LPS teachers are scared, frustrated with current COVID-19 measures
They’re calling for schools to close after Thanksgiving, and the structure of remote and in-person learning to change to be better for everyone involved.
LINCOLN, Neb. (KOLN) - Lincoln Public Schools are closed to students this week, but are planning to open after the holiday weekend, just like they would in any other year.
This has Lincoln teachers sounding the alarm, telling 10/11 NOW they’re afraid to be at school.
“You worry every single day you walk in; it’s so stressful,” Para-educator at Elliott Elementary Cathy Goldman said. “You try and walk into the building with a smile on your face and you want to walk out in tears.”
Goldman believes she contracted COVID-19 at Elliott Elementary earlier in the year. She said that shows that schools are not as safe as district officials have said.
“I watched all of my coworkers get it one after another; we closed our department for two weeks because there wasn’t enough staff. No it’s not safe,” Goldman said.
Goldman, and another Lincoln teacher, Michelle Clifford, an art teacher at Lincoln High School said schools should be closed until January 2021.
“I haven’t argued for schools to be closed up until this point, I’ve been arguing for better safety measures but at this point I think its unwise to be open,” Clifford said.
Last week LPS announced 128 new COVID-19 cases for students and 62 new cases for staff. There are also 253 staff in quarantine.
“We could have made the proactive decision to end the semester at Thanksgiving knowing that the holidays would be an additional risk, but we didn’t,” Clifford said.
Superintendent Dr. Steve Joel said in an interview with 10/11 last week that LPS schools are the safest place for students and will remain open unless the Health Department or Governor recommends they close.
“Our strategy for saying we are going to have school regardless has been very sound,” Dr. Joel said. “This community needs kids to be in school.”
Mayor Leirion Gaylor Baird and Health Department Director Pat Lopez also said schools are the safest place for students in the city’s press conference Tuesday afternoon.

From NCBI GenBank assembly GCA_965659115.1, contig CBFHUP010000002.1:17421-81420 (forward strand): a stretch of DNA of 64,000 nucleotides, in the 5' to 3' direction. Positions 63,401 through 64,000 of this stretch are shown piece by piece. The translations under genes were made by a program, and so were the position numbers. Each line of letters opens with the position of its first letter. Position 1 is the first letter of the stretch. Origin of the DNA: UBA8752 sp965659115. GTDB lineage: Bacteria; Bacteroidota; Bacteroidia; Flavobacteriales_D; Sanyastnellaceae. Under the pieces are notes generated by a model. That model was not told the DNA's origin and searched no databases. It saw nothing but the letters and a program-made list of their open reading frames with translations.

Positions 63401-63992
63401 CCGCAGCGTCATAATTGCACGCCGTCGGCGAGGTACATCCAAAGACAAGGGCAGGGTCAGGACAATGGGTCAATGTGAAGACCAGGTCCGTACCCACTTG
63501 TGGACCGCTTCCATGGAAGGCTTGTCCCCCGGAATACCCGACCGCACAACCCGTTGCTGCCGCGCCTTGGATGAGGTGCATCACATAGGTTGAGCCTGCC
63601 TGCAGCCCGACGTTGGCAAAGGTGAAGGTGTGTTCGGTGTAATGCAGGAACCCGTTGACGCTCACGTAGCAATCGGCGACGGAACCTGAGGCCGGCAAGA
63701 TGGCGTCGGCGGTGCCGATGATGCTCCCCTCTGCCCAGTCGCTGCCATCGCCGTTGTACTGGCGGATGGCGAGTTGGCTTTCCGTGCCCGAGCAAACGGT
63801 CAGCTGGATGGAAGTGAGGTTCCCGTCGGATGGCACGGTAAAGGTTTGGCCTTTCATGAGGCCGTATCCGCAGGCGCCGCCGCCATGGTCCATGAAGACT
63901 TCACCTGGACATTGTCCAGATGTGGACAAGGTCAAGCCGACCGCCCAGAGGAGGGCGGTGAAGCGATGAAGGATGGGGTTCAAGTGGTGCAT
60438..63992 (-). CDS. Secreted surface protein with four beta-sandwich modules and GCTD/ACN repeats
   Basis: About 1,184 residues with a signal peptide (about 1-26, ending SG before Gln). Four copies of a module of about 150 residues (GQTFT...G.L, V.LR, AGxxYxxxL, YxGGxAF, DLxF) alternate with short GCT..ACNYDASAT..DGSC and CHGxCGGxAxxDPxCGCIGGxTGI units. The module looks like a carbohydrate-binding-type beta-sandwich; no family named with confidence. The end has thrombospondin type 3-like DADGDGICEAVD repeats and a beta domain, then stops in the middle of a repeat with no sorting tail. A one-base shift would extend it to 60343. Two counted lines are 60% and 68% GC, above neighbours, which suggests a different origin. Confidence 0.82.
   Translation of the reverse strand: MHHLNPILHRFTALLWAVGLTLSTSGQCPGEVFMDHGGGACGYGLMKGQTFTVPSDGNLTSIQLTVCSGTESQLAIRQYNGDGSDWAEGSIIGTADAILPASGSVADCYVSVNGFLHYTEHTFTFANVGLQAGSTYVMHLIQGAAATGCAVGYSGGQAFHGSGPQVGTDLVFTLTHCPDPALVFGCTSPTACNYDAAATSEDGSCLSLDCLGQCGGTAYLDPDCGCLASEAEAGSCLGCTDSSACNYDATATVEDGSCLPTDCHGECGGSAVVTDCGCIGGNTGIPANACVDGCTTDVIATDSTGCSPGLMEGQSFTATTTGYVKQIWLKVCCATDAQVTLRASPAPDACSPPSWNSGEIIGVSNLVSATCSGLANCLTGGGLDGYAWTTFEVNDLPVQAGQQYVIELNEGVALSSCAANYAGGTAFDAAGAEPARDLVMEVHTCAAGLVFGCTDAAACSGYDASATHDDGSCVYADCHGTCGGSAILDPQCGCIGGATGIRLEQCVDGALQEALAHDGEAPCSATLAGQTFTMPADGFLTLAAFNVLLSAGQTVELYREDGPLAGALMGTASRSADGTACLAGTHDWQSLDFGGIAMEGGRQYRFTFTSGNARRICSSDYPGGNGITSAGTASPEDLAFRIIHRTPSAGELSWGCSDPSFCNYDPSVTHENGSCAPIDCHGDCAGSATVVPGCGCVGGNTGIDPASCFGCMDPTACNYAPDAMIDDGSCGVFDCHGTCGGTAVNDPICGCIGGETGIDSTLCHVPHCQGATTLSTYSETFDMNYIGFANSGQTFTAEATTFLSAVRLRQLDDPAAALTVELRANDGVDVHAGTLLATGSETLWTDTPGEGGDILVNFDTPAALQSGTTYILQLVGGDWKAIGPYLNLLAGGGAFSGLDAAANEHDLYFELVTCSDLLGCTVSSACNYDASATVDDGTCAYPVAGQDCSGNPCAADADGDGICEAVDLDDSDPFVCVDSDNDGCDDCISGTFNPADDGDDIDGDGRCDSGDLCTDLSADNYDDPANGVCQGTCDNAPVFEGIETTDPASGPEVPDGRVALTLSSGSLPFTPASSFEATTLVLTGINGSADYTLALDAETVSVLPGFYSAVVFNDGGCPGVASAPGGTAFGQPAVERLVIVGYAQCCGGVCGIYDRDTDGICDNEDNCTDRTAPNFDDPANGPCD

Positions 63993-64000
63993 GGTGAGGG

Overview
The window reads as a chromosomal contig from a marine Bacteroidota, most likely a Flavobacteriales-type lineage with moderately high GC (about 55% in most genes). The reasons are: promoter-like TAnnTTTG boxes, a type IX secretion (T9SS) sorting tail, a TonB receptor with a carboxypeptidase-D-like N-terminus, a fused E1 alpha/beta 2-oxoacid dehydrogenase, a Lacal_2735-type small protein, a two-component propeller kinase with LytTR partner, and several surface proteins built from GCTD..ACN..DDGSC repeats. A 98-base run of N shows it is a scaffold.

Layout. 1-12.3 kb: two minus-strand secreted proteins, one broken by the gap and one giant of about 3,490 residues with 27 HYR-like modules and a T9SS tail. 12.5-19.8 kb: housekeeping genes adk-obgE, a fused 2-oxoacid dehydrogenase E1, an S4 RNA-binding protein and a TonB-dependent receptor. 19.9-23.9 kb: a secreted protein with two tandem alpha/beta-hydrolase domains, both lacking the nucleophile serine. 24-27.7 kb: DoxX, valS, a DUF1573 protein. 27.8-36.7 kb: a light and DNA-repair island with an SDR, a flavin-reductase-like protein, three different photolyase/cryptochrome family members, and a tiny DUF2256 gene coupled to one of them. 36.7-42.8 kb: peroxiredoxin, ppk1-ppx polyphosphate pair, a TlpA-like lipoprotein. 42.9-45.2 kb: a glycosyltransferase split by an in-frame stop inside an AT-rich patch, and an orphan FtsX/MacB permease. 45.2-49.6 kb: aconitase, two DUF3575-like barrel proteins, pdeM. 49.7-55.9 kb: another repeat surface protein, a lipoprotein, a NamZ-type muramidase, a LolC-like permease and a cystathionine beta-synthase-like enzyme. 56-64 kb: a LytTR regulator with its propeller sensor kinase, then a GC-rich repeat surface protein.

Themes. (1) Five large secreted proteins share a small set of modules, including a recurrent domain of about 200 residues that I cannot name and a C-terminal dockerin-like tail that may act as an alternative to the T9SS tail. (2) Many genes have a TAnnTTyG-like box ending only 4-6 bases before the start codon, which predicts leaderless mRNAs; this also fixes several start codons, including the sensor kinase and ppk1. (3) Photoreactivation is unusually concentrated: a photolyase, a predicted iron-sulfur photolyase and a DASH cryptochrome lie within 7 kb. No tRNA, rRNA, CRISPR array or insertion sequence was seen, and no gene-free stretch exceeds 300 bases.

Both said it’s up to the community to help ensure the safety by following guidelines, like not gathering for Thanksgiving.
10/11 NOW also talked with the teachers about the balance of remote and in-person learning. Last week, Dr. Joel said it was harder than he imagined it would be for teachers.
Clifford said its taking a toll on both teachers and students.
“Basically what we’re doing is live streaming classes,” Clifford said. “I think we can all understand that watching a live stream isn’t the same as being there, watching anyone livestream anything puts you in the position of being a viewer, not a participant.”
As an art teacher, much of her teaching is watching students work and providing feedback on their artwork. She said because remote students aren’t required to keep cameras on, she can’t see how they are working and even if they have cameras on. She said the cameras on the provided Chromebooks aren’t good enough to adequately see the artwork in class.
Instead, Clifford is conferencing or emailing with these students outside of class.
“So they’ve sat in class on Zoom for 50 minutes and aren’t able to do their work,” Clifford said. “Then they’ve spent seven hours a day on Zoom but still have to complete their work and get help from teachers outside of those seven hours,” Clifford said. “It really feels like we’re doing a very unique form of torture and I have a really hard time being a part of that.”
This also takes a toll on teachers as they’re not able to tend to remote learners in class, pushing that work outside the school day.
Clifford said the days off this week help with that and have allowed her to take some time to care for her own mental health, but its not a long-term solution.
“What teachers and students are struggling with is school because of this structure; I have students who are not doing okay,” Clifford said.
Clifford said if the district had strictly Zoom teachers for remote learners it would take away the biggest stressor for both teachers and students. Dr. Joel said this is something the district would have considered if he could start the year over.
“But its about a $3 million investment for the district,” he said.
The district also said this model wouldn’t allow for the same flexibility that allows students to go back and forth between remote and in-person learning.
Clifford said teachers could handle having just the students who are quarantining for two weeks because of a COVID-19 exposure zoom into class, but the students who are fully remote need a better option. She said she believes families would understand needing to make a choice and sticking with it, because it would be better for their kids.
“The way I would structure an online class would be completely different than what we’re doing for in-person learners,” Clifford said.
Dr. Joel said its too late to implement a virtual school now because of the cost. Clifford said if the district wanted to make it happen, they could.
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